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Opinion polls show immigration remains the top concern among voters almost everywhere in the EU. Europe’s liberal elites, reluctant to take robust action against illegal immigration, like Kevin Rudd and Julia Gillard, are learning the hard way that voters will punish governments that preside over illegal immigration – especially from very different cultures – and resultant radical changes to their societies including terrorism.
Every European election since Merkel’s fateful decision has seen a sharp swing to anti-open-borders nationalists. Describing these parties as ‘far right’ is a misnomer; that term is best reserved for fascists, which these parties are not; as Douglas Murray argues, ‘populists’ is similarly unhelpful as it has become the Left’s sneering term for parties of the right.
The swing to nationalists includes the UK’s 2016 Brexit referendum, greatly influenced by voter concerns about immigration, and the 2017 general election which reconfirmed support for the result.
Elsewhere elections have supported existing anti-immigration nationalist governments (Hungary), have resulted in new ones (Czech Republic, Austria and Italy) or have seen sharply increased support for parties which would move in the same direction (France, the Netherlands, Germany, Slovenia, Sweden and Spain). And over the past two years three EU countries (Austria, the Netherlands and Denmark) have joined France and Belgium in banning the burka in public places.
The march of the anti-immigration nationalists continued in 2018 when they formed government in two West European countries, Austria and Italy. Political momentum will remain with them this year. Elections to the European Parliament are usually a yawn, but not so this year when the nationalists are likely to surge in the May polls. Likely to benefit from a higher than usual turnout, they will probably double their representation to about a third of the Parliament’s 705 seats – and will be able to do much to frustrate further steps towards a Euro-superstate.
Like the UK’s Brexiteers, the anti-immigration nationalists are Eurosceptic to the extent that they want to claim back sovereignty from Brussels. In the main, however, they don’t want to leave the EU but to change it, with a strong external border and less interference from Brussels – which ironically was part of what David Cameron wanted ahead of the Brexit referendum.
The sharpening of EU divisions over immigration is increasingly obvious. In December, nine EU countries joined the United States and Australia (prompted largely by this magazine’s very own John Stone) in refusing to support the United Nation’s Global Compact on Migration, which aims to establish migration as a human right. It’s hard to imagine such a strong European poke in the eye to liberal pieties even a couple of years ago. Moreover Belgium’s government collapsed when its prime minister signed the UN compact against the wishes of the largest party in his coalition.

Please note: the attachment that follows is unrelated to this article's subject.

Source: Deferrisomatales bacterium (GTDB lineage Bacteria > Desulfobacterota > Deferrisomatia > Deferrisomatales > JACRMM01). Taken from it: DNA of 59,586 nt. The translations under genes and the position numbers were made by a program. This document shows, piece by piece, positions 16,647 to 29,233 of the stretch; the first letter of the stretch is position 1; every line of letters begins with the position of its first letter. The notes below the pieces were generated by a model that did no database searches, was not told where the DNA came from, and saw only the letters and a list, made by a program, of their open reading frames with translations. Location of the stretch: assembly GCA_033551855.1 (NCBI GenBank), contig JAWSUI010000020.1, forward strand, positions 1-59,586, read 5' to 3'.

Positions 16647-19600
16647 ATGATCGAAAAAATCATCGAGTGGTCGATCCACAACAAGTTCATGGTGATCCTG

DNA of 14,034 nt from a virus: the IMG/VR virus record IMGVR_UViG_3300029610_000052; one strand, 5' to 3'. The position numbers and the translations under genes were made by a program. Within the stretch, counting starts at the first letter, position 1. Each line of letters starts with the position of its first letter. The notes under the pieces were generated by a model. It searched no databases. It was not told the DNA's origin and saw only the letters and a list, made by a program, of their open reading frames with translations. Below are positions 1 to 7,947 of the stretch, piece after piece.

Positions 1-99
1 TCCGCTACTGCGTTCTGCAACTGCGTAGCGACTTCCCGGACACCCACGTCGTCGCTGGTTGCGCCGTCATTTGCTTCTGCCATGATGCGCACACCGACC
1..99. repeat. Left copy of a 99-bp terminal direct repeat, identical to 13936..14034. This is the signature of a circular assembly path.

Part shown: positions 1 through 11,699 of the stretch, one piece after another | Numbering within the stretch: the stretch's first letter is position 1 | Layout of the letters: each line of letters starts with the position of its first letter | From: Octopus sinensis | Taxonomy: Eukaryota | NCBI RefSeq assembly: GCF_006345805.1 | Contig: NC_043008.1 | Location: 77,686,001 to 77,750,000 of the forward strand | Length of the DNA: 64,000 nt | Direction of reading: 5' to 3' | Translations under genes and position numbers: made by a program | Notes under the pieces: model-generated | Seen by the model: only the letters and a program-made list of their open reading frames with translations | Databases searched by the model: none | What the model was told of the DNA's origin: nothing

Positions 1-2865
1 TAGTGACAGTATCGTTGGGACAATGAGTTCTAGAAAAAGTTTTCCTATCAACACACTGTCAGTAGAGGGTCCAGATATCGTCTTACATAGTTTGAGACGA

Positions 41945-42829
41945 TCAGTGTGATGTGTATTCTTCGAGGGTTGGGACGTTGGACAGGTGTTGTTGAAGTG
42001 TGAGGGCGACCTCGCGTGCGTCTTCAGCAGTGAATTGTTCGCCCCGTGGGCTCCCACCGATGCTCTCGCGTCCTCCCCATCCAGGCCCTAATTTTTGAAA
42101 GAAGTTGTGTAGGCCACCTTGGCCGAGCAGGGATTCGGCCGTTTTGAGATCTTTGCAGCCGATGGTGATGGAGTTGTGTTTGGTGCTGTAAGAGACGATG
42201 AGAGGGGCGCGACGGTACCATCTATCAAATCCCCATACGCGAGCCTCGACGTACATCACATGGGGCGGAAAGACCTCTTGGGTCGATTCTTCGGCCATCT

The current open hostility between France and Italy, resulting in France’s withdrawal of its ambassador from Rome, is a foretaste of tensions within the EU when the current team of 28 largely cosily consensual Commissioners – one for each member-state – is replaced later this year with a significant minority of Euro-heretics.
No new appointment will attract more interest than that of Italy, whose previous leftist government provided the ex-communist Federica Mogherini as the EU’s foreign minister.
Seemingly never happier than when hob-nobbing with the Cuban regime or bashing Israel, she went public backing efforts to prevent the formation of Italy’s current government. It’s amazing she kept her job. Aside from left-leaning EU-enthusiasts (such as our own Department of Foreign Affairs and Trade), her departure won’t be mourned any more than that of a Commission president who struggles to walk unassisted after lunch.
Europe’s continuing convulsions over immigration should be of more than passing interest for Australia. The European Left often runs the line that the pressure behind third world immigration is like a force of nature which it’s pointless to resist and possibly should be welcomed – the Economist last year cited a forecast that Europe’s population of African origin by 2050 could rise from nine million to 150-200 million, cheerily noting that ‘Eurafrica is part of Europe’s demographic and cultural destiny’. Other Europeans respond that prime ministers Abbott and Howard showed it’s possible for a Western country to stop the boats while maintaining a generous refugee resettlement programme.
And capitulating to pressure from the Left to soften border protection, Bill Shorten might ponder the fate of Labor’s fraternal, once-mighty Social Democrat parties in Europe. Since the migration crisis and voter perceptions that they’re soft on borders, support for most of them has collapsed. In the Dutch elections in 2017, they lost more than three-quarters of their seats, while in Germany and Italy their support now hovers below 20 per cent.